Ethics Commission clears Doral Mayor Luigi Boria

 Doral Mayor Luigi Boria
Doral Mayor Luigi Boria

After a short public hearing, the Miami-Dade Ethics Commission recommended that Doral Mayor Luigi Boria abstain from participating in any city issue related to a real-estate project that until June was owned by his children. The panel also determined that Boria had not violated any ethics code.

However, the commission investigator, Larry Lebowitz, said that “the mayor’s money was inextricably linked to the initial capitalization of ” Grand Floridian at Doral LLC, a real-estate project that his children, Alexander and Lorena, founded in June 2012 with Venezuelan entrepreneur Juan Tovar.

The decision Thursday comes after more than five months of investigations by the commission at Boria’s request and after receiving anonymous letters denouncing the alleged conflict of interest.

Boria and his lawyer, Dexter W. Lehtinen, welcomed the ruling as they left the commission building in downtown Miami.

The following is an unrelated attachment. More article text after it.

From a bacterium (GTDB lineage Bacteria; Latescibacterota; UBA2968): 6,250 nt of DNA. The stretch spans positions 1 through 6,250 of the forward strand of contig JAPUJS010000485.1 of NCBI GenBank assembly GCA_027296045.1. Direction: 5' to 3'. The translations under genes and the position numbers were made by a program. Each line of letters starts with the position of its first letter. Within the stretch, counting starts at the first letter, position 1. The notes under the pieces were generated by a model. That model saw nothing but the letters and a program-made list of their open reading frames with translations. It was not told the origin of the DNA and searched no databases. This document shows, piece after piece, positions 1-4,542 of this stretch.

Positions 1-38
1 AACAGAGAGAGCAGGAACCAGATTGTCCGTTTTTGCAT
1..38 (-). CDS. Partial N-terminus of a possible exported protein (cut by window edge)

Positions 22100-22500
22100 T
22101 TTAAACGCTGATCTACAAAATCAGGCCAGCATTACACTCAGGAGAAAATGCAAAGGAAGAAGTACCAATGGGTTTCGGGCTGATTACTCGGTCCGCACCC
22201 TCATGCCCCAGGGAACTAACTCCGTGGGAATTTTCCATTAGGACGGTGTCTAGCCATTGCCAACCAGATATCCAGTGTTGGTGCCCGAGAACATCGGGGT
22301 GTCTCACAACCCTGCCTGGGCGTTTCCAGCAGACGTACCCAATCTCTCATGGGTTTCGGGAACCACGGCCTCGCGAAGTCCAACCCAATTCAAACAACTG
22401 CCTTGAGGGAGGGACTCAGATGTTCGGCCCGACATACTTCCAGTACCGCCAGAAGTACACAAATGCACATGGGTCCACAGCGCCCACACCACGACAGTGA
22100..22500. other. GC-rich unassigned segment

“Justice has been done,” Boria told el Nuevo Herald. “I am pleased that the right decision has been made. I have always recused myself from voting in any discussion on this project.”

The mayor said he had requested an opinion from the Ethics Commission to be sure that he was acting correctly.

“The law establishes that we must vote and by abstaining from doing so, I wanted to make sure that I was abiding by the law,” he said.

During the electoral campaign, Boria denied he was linked to his children’s project. However, an investigation by el Nuevo Herald in July revealed that the money given by the mayor, a total of $5 million, had served as the source of financing for the project, as the commission established.

On Thursday, Tovar’s lawyer, Félix Lasarte, also praised the commission’s ruling. He added that the Doral council’s delay in voting on the zoning of one of the two land areas of the project had a negative impact on his client.

“I’m pleased with the commission’s decision because we always do things transparently,” Lasarte said. “We always abide by the law, but our project has been affected, causing a delay of at least five months in starting to build the houses.”

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